Only gambling money should be placed in equities. This includes common “investment” vehicles such as:
“blue chip” stocks
dividend funds, balanced funds, whatever.
In 2008, when financial institutions stopped bidding on everything, all stocks fell together, by pretty much exactly the same amount. Whether the stock was a multinational giant or an obscure small cap, it fell the same way.
Automated “program trading” and other computerized, leveraged traders (e.g. “quants”) are a significant source of market activity in the world's largest stock markets. I covered some clear examples of speculative trading in a previous article.
What you must realize is that stock market activity in past decades was quite different from today's. Economists and brokers who talk about “fund inflows”, the “cash on the sidelines” and “investor confidence” are focusing on historic and outdated market dynamics. Unfortunately, and disturblingly, these logical sounding classic dynamics are irrelevant in modern market movements.
This means that all those newsletters, stock analysts, and mutual fund advisors are worthless.
These days, it's computerized trading and the general availability of credit which makes stocks move. If you wake up one morning and there is no credit available to the trading robots, they will liquidate their positions and everything will plummet... no matter how much cash is on the sidelines, and no matter how many mutual fund managers are buying.
On a daily basis, the market moves without any particular fundamental reason. The media comes up with stories to rationalize the movements, but trust me – they are “clueless”.
For the last several years, there has been a high degree of correlation in just about all stocks. No matter the country, sector, or market cap, stocks everywhere move just about identically on any given day. I have said for years that there is no such thing as stock diversification, a claim that is easy to verify when you compare charts from diverse investment areas.
This high correlation is a reflection of the intensely leveraged market, in which availability of credit – not fundamentals – determines whether participants buy or sell at any given moment.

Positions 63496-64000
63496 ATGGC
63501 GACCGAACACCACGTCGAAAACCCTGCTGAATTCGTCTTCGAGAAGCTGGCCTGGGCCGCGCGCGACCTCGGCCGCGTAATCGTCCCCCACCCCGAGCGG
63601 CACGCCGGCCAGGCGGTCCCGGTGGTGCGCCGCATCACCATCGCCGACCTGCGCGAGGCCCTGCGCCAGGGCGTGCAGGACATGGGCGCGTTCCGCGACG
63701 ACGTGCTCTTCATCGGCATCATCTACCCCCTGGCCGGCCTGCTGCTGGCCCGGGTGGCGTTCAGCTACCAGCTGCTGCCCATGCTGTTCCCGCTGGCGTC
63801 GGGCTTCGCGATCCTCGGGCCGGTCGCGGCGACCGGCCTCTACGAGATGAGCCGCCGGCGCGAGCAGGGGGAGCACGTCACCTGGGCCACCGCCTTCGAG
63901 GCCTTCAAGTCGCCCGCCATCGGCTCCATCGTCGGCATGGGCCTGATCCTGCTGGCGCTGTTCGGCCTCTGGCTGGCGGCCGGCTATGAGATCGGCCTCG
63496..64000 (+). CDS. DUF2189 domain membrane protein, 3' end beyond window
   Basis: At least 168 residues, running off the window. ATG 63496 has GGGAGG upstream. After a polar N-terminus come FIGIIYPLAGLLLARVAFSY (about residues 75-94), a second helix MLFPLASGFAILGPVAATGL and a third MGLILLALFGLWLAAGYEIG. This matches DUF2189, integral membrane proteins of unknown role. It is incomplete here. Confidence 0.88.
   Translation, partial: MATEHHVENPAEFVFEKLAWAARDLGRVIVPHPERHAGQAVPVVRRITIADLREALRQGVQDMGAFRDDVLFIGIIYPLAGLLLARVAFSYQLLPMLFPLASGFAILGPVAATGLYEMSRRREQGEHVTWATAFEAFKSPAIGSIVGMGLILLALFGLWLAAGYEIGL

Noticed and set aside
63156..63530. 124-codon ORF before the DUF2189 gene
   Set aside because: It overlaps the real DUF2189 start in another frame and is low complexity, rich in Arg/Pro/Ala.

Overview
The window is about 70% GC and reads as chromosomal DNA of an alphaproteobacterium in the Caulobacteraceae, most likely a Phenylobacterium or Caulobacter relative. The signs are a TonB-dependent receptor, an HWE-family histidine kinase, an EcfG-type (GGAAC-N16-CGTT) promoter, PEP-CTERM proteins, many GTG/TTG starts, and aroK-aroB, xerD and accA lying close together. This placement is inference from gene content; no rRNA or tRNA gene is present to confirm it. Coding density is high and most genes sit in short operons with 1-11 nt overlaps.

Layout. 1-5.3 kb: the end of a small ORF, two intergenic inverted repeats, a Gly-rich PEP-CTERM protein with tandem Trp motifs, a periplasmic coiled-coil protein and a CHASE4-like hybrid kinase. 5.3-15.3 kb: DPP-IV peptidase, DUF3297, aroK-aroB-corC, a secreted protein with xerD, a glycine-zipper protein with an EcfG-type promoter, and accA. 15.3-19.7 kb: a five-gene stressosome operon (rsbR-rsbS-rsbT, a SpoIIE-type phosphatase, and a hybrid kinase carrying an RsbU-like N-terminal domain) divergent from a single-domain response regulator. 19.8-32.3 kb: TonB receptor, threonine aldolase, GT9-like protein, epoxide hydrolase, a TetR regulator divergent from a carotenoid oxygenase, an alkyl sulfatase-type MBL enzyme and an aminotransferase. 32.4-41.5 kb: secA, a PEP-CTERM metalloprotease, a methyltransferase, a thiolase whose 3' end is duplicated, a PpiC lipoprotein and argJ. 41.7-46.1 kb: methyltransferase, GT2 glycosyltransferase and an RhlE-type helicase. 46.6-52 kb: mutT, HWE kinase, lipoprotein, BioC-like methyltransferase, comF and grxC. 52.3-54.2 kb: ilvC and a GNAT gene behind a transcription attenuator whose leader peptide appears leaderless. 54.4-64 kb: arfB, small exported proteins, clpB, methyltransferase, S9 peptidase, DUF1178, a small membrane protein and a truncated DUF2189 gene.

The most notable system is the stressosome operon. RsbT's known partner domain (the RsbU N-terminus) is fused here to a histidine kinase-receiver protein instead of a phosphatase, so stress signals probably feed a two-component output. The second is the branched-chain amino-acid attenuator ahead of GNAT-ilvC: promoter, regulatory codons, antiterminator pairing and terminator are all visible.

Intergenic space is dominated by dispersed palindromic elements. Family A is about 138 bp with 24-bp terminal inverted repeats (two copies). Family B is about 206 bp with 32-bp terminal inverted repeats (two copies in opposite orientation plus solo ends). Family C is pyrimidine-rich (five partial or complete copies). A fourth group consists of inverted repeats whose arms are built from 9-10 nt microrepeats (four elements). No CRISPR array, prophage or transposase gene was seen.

If you had any doubt about this correlation in stocks, 2008 should have cleared it up. The 2008 crash demonstrated how everything goes up and down together in lock step. The percent declines observed in diverse markets were just about identical.
There is no reason to think the situation is any different today. The market is leveraged and indexed in the same way. Are you looking for that one safe stock that will survive the next fall? Good luck.
The financial industry makes money when you participate in stocks, mutual funds, or pension plans. To keep you in the game, they foster the image of a rational, investor-friendly market using folksy explanations for why the stock market does what it does. These explanations may have been reasonable back in the 1960s.
The modern reality – a market driven by speculation, computerized gambling, and leverage – is an ugly image that would deter any rational investor looking to build their wealth over time.
While retail investors are told to buy and hold stocks for the long term, the financial institutions that move markets hold positions for only weeks or months. The volume of shares moved by such institutions far exceeds the volume from retail investors. Retail investors are nothing in the market, and the price of their stocks is entirely determined by those other speculative traders.
My advice: avoid stocks or mutual funds, unless you are willing to treat them as total gambles.
- Perpetual Bull